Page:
From a mechanical standpoint, it should certainly work. But, its not your camp site, so you probably shouldn't make changes to it without permission.

So you just need to ask whoever is in charge of the site for permission to move the dirt yourself.

And if they won't let you do it yourself, then try asking if they would have it done at some point for the benefit of the campers. In that case it may not happen during your stay, but it can still benefit anyone who uses the site in the future.

If they refuse both requests, or its not practical to make a request (due to the site being remote or other reasons) then I am afraid you will have to leave the site as is.

1

Even if it is allowed (other answers suggest it is not in a lot of places, but I am not aware of any general ban on digging in my native Bulgaria), it is QUITE inefficient. And it can be quite messy as well.

If the terrain is strong enough to support a car, it would be hard to dig.

On the other hand, 2 or 3 wedges made of wood or plastic can fix the inclination for you. Search for "campervan levelling wedge" if you want factory-made ones.

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    Car camping doesn't mean sleeping in the car but rather camping at a spot that can be reached by a car.
    – Gabriel
    Jul 6 at 12:49
  • If it is not about sleeping in the car, it is even more work
    – fraxinus
    Jul 6 at 14:54
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    @Gabriel I think most people sleeping in caravans still consider that they're camping. OP didn't specify exactly what they're sleeping in.
    – gerrit
    Jul 7 at 7:20
  • 3
    @gerrit I think we have to assume the OP isn't in a caravan or motorhome. Chocks to raise wheels to a level position are standard equipment for both, and caravans also have wind-down legs on each end for further stabilisation. Some motorhomes also have more sophisticated levelling systems too. There's no reason to level a site when you can just level your van.
    – Graham
    Jul 7 at 10:52
1

I think this really boils down to: How much? Re-arranging a few stones or fallen branches so they don’t poke through your tent floor and sleeping mat won’t bother anyone. On loose ground like dirt or sand, shuffling a bit of it around will be fine too. I guess it’s also fine to fill in depressions with leaves and small branches.

However, doing some serious grading, pulling out grass and so on is probably forbidden, regardless of location. I mean … you wouldn’t cut down grown trees to create a camping spot either, right?

On private property (like a campground) the owners won’t like it. In countries where you are allowed to camp in the wild, camping is usually only allowed if you leave no trace.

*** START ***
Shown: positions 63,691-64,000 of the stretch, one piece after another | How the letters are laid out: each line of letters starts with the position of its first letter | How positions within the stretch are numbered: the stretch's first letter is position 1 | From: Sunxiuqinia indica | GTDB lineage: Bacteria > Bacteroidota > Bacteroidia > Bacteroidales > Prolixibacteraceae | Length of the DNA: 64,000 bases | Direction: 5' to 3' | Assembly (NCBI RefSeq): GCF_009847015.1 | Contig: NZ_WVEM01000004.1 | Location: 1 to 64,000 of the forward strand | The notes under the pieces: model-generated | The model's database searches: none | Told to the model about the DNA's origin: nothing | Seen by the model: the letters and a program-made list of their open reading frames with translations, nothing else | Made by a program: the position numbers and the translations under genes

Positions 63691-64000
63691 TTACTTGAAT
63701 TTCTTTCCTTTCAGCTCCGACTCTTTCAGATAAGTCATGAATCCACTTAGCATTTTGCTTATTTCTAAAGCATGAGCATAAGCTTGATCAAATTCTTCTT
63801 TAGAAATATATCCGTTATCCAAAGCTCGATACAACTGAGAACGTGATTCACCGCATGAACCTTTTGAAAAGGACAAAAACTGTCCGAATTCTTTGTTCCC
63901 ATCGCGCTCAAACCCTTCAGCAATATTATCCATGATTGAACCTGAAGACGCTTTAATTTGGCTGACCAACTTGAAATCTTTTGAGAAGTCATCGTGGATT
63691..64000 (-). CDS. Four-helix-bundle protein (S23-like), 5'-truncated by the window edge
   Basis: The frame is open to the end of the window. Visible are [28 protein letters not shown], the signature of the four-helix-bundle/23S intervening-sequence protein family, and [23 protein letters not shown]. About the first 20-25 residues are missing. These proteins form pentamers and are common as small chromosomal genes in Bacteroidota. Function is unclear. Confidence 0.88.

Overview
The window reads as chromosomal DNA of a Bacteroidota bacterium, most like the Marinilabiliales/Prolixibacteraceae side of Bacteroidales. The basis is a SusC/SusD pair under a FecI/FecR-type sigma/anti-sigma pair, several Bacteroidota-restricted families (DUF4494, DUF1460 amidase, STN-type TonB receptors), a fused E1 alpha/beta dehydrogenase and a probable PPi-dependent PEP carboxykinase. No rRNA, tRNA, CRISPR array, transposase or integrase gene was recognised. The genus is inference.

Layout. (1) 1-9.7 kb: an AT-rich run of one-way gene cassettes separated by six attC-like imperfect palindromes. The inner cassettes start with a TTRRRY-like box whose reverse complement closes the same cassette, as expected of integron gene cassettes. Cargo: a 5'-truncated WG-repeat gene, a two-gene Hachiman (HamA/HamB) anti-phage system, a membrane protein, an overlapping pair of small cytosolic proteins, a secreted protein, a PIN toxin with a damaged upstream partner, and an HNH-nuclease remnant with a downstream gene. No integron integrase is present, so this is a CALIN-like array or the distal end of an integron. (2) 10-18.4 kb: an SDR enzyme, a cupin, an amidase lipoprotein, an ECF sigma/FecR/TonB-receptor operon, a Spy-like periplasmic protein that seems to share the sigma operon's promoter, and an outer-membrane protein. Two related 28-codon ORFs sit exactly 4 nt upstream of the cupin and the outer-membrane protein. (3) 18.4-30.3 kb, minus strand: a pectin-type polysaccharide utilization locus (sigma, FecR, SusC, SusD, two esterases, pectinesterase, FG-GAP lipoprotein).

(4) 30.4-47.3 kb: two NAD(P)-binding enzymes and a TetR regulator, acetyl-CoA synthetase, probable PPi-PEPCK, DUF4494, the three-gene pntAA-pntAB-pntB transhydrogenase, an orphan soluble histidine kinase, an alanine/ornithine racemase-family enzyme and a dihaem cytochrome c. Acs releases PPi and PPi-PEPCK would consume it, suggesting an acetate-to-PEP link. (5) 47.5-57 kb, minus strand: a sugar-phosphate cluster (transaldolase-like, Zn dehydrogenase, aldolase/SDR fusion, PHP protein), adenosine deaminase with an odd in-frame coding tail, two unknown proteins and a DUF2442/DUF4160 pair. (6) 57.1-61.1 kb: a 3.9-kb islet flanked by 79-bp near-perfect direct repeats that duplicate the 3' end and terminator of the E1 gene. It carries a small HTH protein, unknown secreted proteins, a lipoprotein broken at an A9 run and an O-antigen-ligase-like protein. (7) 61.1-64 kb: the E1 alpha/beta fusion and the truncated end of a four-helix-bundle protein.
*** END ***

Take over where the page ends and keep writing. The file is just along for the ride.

In the wild, don’t do anything which will be obvious and/or obviously man-made. On private property, ask the owners.

1

Maybe if you use a tamper instead? Or your car / vehicle, or your feet? Or even a shovel, if you're wedded to it.

Anything works so long as you can hit the ground hard with it, enough to even it out, instead of digging...

Less disturbance to the area this way, no creation of loose dirt, etc...

This is assuming that the dirt is not hard enough to resist tamping with however much force you can apply....

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    Not sure why you're getting downvoted. Jumping up and down on any particularly lumpy bits is a time-honoured and efficient pre-tent preparation method
    – JeffUK
    Jul 7 at 19:04
  • @JeffUK - Thanks! Hmm... to beef out this comment... I'll add some "Use your car, or your feet" as options...
    – Malady
    Jul 7 at 22:50
0

The exception, I would say, is camping at a non-wild site on very sandy soil (or I suppose gravel but I've never seen that). I've done this a few times, and if you can drive the car right to the pitch it will leave ruts that are annoying for subsequent users who may want to pitch in a slightly different spot. Even footprints may be visible. The surface material in this case moves around anyway, and a little more won't make a difference. Deeper would still be a bad idea.

The loose material on the surface can easily be smoothed down; I used my foot. Hopefully you've got pegs long enough to reach the more solid soil underneath.

In a very few cases on normal soil, you may be able (probably with permission) to repair damage caused by vehicles when it was muddy. In general though you can avoid sleeping or cooking on top of those, and I wouldn't carry any tools to deal with that, except in winter I have a folding shovel in my van.